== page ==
Whether it’s surviving the zombie apocalypse, leading a robot uprising, or trying to take down a wendigo, the interactive narrative seems to be thriving. With The Quarry being one of the biggest games of 2022, could another one share its spotlight this year?
Released on July 19, As Dusk Falls is the first game Xbox Game Studios published this year. That’s not the only first here – this is the debut game of developer Interior Night. Although this is the first game by the studio, there’s still plenty of experience under the director Caroline Marchal. Having worked on Heavy Rain and Beyond Two Souls, there’s certainly no lack of talent involved with this project.
First off, I just want to say – this game is beautiful. Some may criticize the decision to have the characters be still images, but the unique style was a nice refreshing take. Any fan of the visual novel genre will feel at home with this; in fact, I would say it’s the perfect middle man of visual novels completely standing still along with games like Telltale’s more animated cutscenes.
This beauty is not without its cost though. While the game is only $30 if you buy it, any Game Pass subscriber knows there’s one resource to watch more than cash – storage space. The game comes in at over 50 GB on the Xbox Series X. Now, I know that 4k images take up space, and many still frames actually CAN take up more space than a few 3D models. That being said, it might be hard for some to justify keeping that much space used up for a game that can be beaten in 6 hours. Fortunately, if you’re satisfied with 1080p over 4k, you can get a smaller file download.
If story is your main focus, you’re going to find a good one here. The whole time I was playing, I kept thinking to myself “If this was on Netflix, I would definitely binge-watch this.” Almost every moment made me want to see what would happen next, to the point it felt bad when I put the game down at the half-way point to get some dinner. Interior Night said they wanted to go for a story a la Fargo or Breaking Bad, and the influence is clear.
That’s not to say the writing is perfect. Like Netflix, there was a lot of melodrama thrown in there at the worst of times. I won’t go too far into spoilers, but I will say there were multiple times my choices were to start an argument in the middle of an already tense moment or immediately forgive them. There really should have been a third option for “Hey, let’s talk about this when there ISN’T a gun pointed at us, okay?”
But let’s get down to the most important question for fans of the genre: Do the different endings actually matter? I’m happy to report yes. In fact, the game is so sure its branching paths matter that it shows you how the game branches out at the end of each chapter. The game is upfront about what storylines will happen regardless, and which ones are unique. While the game doesn’t tell you how to get to these alternate branches, it hides nothing about how many it has.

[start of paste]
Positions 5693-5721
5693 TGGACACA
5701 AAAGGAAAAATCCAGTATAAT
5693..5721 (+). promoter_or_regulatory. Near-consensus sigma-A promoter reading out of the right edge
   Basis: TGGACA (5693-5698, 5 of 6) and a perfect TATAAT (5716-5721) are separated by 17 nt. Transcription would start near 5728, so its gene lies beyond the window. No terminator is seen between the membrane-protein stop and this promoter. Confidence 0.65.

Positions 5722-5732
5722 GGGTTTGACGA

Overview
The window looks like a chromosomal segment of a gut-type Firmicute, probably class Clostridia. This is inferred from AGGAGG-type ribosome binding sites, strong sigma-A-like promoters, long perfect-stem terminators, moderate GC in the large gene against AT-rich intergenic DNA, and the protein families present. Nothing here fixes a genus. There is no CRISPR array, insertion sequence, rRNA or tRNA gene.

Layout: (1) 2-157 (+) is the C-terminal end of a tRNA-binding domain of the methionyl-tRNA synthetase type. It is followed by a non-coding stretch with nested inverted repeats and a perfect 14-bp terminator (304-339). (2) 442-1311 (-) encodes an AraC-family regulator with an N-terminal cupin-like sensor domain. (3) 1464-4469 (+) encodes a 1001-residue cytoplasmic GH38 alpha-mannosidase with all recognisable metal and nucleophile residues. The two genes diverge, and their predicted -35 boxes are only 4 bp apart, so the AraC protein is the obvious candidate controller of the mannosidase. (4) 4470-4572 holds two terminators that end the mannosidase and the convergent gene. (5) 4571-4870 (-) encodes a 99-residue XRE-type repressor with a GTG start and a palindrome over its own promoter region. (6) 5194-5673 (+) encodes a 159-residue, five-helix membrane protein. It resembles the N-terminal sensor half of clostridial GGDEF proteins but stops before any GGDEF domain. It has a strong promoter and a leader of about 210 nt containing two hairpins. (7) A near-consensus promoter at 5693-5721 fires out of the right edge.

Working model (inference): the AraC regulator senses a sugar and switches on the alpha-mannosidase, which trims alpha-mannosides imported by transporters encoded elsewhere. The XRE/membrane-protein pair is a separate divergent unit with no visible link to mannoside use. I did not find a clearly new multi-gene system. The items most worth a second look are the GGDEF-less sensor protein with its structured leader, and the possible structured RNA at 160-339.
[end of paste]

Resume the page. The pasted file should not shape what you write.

One thing that did bother me though, when comparing it to games like Life is Strange, Detroit: Become Human, or The Wolf Among Us, is that there is almost no actual gameplay here. Other games in the genre typically have puzzles, places where you search for items, or something like that. While the story always came first, they still didn’t let you forget this was a video game. Here, the gameplay is entirely selecting dialogue and quick time events. Maybe this let the developers work more on the story, but I still like a little more interactivity personally.
That’s also not my only complaint with the gameplay. If you play on Xbox, it’s pretty clear they had PC in mind. You have to move a cursor around the screen to select dialogue options, even on console. Sure, this is not the only game to do it, but 1.) It’s not fun when other games do it, and 2.) This is more than just menus you have to go through – it’s the main gameplay feature. Compare this to its contemporaries, where you move the cursor to select objects in the overworld when it’s time for that, but all dialogue options are a controller button. While this might initially seem like it limits you to only four options, I’m sure they could have made adding bumpers and triggers into the fray so that they could keep it open.
If you like visual novels, you’ll love this game. If you wondered what Telltale games would be like if your choices actually mattered, you’ll enjoy this. However, stripping away at the parts that make it a game, poor transition to console, and unnecessary melodrama bog down what would be an otherwise excellent story.